Study claims move to sustainable packaging in FMCG sector is ‘too slow’

A new study by Aquapak has revealed 92% of UK packaging experts responsible for packaging R&D, technology, design and sustainability for FMCG brands plan to stop using plastic in their consumer packaging altogether.

‘FMCG flexible packaging: accelerating the move from plastic to paper’, is based on research with 100 UK packaging experts. The report, launched at the Rethinking Materials Innovation and Investment Summit in London, shows paper and paperboard are the replacement materials of choice, followed by new polymers, bioplastics, and multi-materials.

However, the timeframe for transition is ‘still considerable’, with 27% of packaging experts expecting this to happen by 2027, 35% by 2028, and 28% by 2029.  30% of respondents described the move to new packaging materials in their business as too slow, while 58% described it as ‘moderate’ and only 11% said it was fast. 87% said they want the switch to alternative materials to replace conventional plastics to take place more quickly.

Currently, the main barriers to using more environmentally friendly options are said to be the higher cost of alternative packaging, the availability of alternative materials, and ensuring the functionality and product protection remains the same.

When asked about the key drivers that would help the FMCG sector speed up new material development and implementation, the research showed 70% of respondents believed more ambitious recycling targets were key, 62% wanted to see increased investment in new materials, and 54% said greater collaboration to accelerate R&D was needed. Half said an industry-wide commitment to move away from conventional plastic was necessary, whilst a further 47% cited tighter environmental regulation through taxation of materials with poor environmental performance was important.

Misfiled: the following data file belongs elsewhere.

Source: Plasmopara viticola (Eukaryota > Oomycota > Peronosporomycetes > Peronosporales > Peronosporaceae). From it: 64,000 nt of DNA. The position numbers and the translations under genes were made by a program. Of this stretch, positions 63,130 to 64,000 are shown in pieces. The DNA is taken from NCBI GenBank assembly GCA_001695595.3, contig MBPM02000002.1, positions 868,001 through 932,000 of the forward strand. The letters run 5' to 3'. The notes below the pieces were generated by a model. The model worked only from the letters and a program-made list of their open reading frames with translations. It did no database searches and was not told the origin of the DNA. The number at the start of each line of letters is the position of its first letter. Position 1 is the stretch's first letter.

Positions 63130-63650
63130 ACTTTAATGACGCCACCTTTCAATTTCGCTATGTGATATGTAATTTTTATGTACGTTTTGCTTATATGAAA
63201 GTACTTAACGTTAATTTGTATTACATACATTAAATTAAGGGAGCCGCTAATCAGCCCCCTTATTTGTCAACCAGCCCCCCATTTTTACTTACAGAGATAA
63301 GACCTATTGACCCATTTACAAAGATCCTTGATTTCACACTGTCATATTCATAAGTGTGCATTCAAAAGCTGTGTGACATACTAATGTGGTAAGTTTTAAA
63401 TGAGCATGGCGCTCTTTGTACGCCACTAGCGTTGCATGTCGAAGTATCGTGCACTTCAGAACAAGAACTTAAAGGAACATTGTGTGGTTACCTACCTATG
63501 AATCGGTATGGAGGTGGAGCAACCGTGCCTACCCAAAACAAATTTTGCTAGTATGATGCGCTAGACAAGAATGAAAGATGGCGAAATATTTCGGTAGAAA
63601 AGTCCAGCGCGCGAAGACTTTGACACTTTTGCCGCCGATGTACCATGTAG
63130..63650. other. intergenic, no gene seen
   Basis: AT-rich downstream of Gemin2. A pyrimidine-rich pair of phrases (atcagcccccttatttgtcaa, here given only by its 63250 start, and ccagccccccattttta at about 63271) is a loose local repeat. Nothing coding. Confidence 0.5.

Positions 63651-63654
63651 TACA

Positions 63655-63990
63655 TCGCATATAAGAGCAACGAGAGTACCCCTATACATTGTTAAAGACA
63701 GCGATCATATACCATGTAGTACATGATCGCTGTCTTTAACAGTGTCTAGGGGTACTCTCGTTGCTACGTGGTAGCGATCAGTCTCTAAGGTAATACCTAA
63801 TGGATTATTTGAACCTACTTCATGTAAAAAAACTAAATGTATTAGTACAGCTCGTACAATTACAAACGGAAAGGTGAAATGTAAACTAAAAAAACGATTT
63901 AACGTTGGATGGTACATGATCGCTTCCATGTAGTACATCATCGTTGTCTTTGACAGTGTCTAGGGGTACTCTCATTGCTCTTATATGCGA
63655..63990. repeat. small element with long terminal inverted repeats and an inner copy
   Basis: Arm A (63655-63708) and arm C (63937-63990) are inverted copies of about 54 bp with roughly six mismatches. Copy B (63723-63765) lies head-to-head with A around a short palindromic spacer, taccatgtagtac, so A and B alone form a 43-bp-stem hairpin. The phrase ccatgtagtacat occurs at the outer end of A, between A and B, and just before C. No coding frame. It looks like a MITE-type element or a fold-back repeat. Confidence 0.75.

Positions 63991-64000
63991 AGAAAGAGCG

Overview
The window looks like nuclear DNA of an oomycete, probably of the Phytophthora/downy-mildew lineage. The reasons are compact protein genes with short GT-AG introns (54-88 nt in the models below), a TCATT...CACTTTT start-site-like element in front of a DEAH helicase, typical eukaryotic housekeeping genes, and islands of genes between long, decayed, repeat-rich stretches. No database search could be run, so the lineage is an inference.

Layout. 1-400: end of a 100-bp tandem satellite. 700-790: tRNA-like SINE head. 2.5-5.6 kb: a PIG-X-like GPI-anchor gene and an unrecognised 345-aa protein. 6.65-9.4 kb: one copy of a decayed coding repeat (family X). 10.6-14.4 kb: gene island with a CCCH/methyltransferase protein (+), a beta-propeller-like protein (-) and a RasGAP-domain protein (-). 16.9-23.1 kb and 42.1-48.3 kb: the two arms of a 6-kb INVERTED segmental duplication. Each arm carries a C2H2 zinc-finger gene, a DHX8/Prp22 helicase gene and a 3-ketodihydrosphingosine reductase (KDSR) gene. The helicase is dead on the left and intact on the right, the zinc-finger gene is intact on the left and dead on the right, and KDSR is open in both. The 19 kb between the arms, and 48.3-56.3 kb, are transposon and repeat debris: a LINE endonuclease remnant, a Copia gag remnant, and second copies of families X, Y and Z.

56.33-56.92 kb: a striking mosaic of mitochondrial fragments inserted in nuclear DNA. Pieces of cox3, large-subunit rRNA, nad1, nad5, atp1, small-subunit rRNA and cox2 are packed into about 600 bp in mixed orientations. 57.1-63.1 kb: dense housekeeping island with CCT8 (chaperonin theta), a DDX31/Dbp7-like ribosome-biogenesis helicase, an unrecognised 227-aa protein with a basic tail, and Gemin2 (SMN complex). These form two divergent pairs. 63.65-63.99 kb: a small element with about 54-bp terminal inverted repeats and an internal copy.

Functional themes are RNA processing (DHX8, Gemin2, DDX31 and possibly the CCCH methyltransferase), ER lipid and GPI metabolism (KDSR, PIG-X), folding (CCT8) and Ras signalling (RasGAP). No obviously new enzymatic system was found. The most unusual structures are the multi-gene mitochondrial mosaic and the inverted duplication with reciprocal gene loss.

Dr John Williams, chief technical officer at Aquapak, said, “Our study shows that the FMCG sector is highly cognisant of the need to move away from conventional plastics to more environmentally friendly materials which offer better end-of-life outcomes, be it improved recyclability or biodegradation to make life easier for their customers and other stakeholders.

“There is undoubtedly some confusion in the market by the number of ‘new’ materials which all offer some potential, but all too often exaggerate the properties and availability of the material, causing delays in the use of genuine solutions by using valuable time in the packaging development process. It is important that there is an acceleration in the use of materials which are available at scale, offer the required functionality, run down existing conversion lines, and have a viable end-of-life solution to the consumer. These solutions are available now and, in the market, but only in low numbers.

“Our research also suggests that the sector needs to be bolder in its commitment to new packaging materials. While 37% say they are more focused on switching to innovative, environmentally friendly materials, a quarter are developing existing materials and 38% are placing equal importance on both.

“Is this really embracing innovation and change or sitting on the fence until regulation forces the industry’s hand? New materials already exist and can facilitate the move from plastic to solutions which are functional, provide the product protection needed but do not harm the environment when they come to the end of their useful life.”

Aquapak Polymers specialises in designing and manufacturing new polymer-based material technologies described as delivering both performance and environmental responsibility at scale. Hydropol is a polymer developed by Aquapak’s own research chemists that is said to enable product and packaging design to meet all necessary functional and performance requirements, whilst increasing recycling, reducing harmful plastic pollution, and supporting the circular economy.  When extrusion coated or laminated onto paper, Hydropol is designed to add strength and barriers to oxygen, oil and grease, and its solubility allows 100% paper fibre recovery through paper recycling mills.

Hydropol is used in the first domestically recyclable paper crisp packet unveiled in March, which has been developed in partnership with The British Crisp Co. and Evopak.